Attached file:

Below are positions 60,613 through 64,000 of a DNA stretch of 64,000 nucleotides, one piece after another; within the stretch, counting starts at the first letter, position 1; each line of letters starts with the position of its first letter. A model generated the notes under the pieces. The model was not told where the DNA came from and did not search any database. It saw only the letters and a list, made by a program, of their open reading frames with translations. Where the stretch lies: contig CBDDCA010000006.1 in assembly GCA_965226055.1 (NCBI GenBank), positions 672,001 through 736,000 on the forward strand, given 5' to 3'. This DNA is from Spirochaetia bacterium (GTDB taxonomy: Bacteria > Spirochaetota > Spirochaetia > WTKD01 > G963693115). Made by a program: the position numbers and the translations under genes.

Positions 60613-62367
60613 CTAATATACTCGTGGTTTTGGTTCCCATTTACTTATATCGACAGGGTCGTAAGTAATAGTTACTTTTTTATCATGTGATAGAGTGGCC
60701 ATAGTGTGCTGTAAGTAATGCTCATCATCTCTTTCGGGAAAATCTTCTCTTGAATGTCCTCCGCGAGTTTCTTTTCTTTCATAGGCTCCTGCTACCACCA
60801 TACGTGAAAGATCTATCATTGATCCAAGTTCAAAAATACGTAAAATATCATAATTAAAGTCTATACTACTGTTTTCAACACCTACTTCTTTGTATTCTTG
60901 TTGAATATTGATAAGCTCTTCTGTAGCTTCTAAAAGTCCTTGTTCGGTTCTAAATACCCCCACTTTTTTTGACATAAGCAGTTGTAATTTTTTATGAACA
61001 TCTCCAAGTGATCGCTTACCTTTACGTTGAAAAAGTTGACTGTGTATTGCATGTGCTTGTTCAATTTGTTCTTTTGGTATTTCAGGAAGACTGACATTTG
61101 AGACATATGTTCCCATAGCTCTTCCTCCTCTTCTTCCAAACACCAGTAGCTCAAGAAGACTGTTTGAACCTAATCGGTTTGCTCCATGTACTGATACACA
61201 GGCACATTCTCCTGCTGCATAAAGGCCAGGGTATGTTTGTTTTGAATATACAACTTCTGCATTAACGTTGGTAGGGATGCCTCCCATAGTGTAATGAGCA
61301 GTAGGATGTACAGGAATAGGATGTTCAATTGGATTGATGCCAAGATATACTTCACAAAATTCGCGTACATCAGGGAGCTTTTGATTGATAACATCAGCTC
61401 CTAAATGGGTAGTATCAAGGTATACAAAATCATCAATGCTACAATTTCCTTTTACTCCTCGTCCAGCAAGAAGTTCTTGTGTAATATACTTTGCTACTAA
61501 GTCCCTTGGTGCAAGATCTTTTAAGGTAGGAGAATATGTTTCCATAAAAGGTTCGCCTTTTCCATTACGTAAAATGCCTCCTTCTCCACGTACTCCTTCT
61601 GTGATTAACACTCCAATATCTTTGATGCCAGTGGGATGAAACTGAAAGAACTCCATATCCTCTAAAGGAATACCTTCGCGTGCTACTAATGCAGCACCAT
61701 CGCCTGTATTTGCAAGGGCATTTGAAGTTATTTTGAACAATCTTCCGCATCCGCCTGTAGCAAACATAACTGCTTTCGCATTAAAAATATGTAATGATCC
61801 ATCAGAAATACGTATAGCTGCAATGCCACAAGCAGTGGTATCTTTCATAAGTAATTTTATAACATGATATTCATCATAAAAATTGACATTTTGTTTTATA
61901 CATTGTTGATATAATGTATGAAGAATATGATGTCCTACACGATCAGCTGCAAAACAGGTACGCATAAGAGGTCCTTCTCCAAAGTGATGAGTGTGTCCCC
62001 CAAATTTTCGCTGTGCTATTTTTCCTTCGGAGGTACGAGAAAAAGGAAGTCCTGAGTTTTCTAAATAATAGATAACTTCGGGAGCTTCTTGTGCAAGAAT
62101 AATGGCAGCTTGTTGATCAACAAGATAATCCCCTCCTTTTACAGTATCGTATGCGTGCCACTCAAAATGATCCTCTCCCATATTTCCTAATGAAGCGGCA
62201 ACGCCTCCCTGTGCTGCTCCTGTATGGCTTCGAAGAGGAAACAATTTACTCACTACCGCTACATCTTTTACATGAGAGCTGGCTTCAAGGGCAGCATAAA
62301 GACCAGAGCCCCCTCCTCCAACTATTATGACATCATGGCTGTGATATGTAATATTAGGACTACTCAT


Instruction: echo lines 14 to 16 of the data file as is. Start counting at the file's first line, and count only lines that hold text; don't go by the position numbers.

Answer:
61701 CGCCTGTATTTGCAAGGGCATTTGAAGTTATTTTGAACAATCTTCCGCATCCGCCTGTAGCAAACATAACTGCTTTCGCATTAAAAATATGTAATGATCC
61801 ATCAGAAATACGTATAGCTGCAATGCCACAAGCAGTGGTATCTTTCATAAGTAATTTTATAACATGATATTCATCATAAAAATTGACATTTTGTTTTATA
61901 CATTGTTGATATAATGTATGAAGAATATGATGTCCTACACGATCAGCTGCAAAACAGGTACGCATAAGAGGTCCTTCTCCAAAGTGATGAGTGTGTCCCC